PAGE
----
Green alliances and partnerships
The EU is at the forefront of international efforts to promote economically, environmentally and socially sustainable development to address the planetary crisis and in particular to fight climate change. The European Green Deal is Europe’s structural response and new growth strategy that sets out ambitions to transform the EU into a modern, resource-efficient and competitive economy where:
- There are no net emissions of greenhouse gases by 2050;
- Economic growth is decoupled from resource use;
- Natural capital is protected, sustainably managed and restored
- The health and well-being of citizens is protected from environment-related risks and impacts;
- No person and no place is left behind.
As a global leader, the EU will continue to lead international efforts, and in conjunction with our partners, address environmental challenges and promote the implementation of ambitious environment, climate and energy policies across the world. Through bilateral efforts, we will accompany partners to transition towards more sustainable development pathways.
Low Carbon and Circular Economies
The Circular Economy Action Plan supports new initiatives along the entire life cycle of products in order to modernise and transform the economy, while protecting the environment. The transition to a circular economy (CE) is an opportunity to expand sustainable and job-intensive economic activity. The EU supports the transition to CE at global level through diplomacy, trade and international cooperation, including:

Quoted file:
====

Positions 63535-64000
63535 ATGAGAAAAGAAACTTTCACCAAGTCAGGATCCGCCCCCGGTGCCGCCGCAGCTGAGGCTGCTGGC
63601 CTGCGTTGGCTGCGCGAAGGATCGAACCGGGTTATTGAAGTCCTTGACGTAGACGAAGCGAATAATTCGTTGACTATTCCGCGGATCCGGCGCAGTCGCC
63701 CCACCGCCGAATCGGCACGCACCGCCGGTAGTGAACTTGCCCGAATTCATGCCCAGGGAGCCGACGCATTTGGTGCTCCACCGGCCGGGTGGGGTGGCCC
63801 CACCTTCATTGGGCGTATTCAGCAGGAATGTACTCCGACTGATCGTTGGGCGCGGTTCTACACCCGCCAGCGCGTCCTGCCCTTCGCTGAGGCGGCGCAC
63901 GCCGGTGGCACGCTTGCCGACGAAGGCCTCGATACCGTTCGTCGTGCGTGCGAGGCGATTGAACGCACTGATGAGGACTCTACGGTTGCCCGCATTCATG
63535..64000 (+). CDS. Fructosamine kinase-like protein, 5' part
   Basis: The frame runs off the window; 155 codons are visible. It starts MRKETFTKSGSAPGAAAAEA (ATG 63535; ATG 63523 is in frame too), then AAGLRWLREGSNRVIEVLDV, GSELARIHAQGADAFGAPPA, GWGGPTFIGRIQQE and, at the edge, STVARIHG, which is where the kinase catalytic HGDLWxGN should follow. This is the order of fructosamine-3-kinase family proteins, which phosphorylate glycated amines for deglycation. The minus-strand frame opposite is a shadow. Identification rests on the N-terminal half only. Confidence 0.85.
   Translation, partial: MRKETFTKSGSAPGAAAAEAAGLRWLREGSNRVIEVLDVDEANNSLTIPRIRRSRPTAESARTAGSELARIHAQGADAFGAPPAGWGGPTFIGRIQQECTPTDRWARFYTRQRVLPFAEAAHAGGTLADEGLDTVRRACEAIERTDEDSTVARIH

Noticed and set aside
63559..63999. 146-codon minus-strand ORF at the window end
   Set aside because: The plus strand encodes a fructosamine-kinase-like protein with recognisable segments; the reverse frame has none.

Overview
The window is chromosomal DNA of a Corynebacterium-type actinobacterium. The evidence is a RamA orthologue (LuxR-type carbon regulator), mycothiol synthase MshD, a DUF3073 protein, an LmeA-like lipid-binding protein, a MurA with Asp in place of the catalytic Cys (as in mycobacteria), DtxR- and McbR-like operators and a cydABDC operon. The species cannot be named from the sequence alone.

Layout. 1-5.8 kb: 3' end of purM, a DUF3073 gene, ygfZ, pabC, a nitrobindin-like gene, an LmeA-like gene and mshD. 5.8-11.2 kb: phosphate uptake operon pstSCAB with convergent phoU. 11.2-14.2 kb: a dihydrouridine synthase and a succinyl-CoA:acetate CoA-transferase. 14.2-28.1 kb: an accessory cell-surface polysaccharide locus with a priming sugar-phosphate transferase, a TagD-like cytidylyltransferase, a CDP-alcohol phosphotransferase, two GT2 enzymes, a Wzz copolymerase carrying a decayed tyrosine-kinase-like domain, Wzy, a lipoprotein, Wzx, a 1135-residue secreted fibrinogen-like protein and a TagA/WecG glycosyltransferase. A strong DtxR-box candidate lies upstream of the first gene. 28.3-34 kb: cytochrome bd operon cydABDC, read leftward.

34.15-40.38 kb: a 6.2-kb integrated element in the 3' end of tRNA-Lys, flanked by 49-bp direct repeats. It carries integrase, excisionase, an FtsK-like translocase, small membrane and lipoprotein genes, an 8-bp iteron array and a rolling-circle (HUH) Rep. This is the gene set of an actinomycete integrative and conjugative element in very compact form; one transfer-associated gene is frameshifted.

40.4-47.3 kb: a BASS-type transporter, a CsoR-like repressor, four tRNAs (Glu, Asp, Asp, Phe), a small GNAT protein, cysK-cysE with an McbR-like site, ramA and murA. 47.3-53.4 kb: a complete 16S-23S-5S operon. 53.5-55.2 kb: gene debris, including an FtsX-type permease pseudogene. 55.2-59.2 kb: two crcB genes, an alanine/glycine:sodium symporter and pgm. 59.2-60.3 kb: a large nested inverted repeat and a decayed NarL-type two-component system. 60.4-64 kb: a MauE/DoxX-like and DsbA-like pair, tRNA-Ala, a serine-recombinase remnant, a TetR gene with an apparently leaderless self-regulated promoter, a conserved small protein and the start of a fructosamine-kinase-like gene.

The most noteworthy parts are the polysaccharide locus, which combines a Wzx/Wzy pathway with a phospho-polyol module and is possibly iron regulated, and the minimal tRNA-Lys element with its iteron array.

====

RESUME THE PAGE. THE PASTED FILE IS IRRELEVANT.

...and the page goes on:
- Leading efforts towards a global agreement on plastics
- Proposing a Global Circular Economy Alliance and initiating discussions on an international agreement on the management of natural resources.
- Supporting mainstreaming circular economy objectives in free trade agreements, in other bilateral, regional and multilateral processes and agreements, and in EU external policy funding instruments
Through the EU Industrial Strategy the EU supports a green and digital industrial transformation to keep small and medium-sized enterprises (SMEs) sustainable and competitive. On a global stage the EU will leverage its single market to set global standards and support our partners in their ambitions for a green and digital industrial transformation. In addition, the EU’s continued support of the Global Climate Change Alliance Plus (GCCA+), Switch to Green, and Development Smart Innovation through research in Agriculture (DeSIRA) will help partner countries in their transition to a green, circular and decarbonised economy.
By implementing new legislative waste reforms Europe strives to reduce its global waste impact by implementing new EU rules on the import and export of waste.
Protecting, Sustainably Managing and Restoring Nature